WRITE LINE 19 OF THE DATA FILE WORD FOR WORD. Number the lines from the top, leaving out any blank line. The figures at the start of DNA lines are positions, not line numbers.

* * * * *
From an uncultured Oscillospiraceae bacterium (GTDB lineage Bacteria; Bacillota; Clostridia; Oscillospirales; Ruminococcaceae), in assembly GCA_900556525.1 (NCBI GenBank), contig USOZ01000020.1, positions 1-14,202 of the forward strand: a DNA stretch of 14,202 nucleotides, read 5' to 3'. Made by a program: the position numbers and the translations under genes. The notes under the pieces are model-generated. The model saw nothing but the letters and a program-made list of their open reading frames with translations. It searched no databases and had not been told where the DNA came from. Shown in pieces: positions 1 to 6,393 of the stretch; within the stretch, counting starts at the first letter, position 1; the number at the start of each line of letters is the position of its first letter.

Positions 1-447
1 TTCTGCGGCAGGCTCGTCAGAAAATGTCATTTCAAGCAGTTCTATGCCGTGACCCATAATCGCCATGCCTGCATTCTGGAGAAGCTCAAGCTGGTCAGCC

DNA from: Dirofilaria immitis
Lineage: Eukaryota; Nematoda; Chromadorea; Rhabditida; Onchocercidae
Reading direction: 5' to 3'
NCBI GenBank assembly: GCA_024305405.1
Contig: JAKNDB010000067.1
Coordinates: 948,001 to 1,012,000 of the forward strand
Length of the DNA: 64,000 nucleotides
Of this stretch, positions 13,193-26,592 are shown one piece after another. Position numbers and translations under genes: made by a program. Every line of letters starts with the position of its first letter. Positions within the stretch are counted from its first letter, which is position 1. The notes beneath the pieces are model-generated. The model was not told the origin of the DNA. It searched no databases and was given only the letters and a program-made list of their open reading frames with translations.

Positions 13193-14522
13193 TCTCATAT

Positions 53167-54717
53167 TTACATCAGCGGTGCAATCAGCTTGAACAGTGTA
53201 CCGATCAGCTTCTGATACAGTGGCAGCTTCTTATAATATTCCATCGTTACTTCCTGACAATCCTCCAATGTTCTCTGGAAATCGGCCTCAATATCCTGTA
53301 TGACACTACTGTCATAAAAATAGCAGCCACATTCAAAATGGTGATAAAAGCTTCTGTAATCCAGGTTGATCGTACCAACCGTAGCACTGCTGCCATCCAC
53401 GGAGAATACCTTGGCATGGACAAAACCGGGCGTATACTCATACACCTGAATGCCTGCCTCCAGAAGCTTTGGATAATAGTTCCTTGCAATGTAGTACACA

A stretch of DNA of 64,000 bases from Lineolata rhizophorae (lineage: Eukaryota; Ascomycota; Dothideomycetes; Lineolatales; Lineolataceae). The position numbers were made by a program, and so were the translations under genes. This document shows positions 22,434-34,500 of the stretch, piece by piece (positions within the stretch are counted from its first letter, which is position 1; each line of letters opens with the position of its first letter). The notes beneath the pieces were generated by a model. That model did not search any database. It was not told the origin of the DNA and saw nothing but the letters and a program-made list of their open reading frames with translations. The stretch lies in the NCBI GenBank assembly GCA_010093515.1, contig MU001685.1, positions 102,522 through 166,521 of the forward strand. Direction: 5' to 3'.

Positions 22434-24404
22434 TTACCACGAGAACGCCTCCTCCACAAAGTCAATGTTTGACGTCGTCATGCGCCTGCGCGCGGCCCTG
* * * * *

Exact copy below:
A stretch of DNA of 64,000 bases from Lineolata rhizophorae (lineage: Eukaryota; Ascomycota; Dothideomycetes; Lineolatales; Lineolataceae). The position numbers were made by a program, and so were the translations under genes. This document shows positions 22,434-34,500 of the stretch, piece by piece (positions within the stretch are counted from its first letter, which is position 1; each line of letters opens with the position of its first letter). The notes beneath the pieces were generated by a model. That model did not search any database. It was not told the origin of the DNA and saw nothing but the letters and a program-made list of their open reading frames with translations. The stretch lies in the NCBI GenBank assembly GCA_010093515.1, contig MU001685.1, positions 102,522 through 166,521 of the forward strand. Direction: 5' to 3'.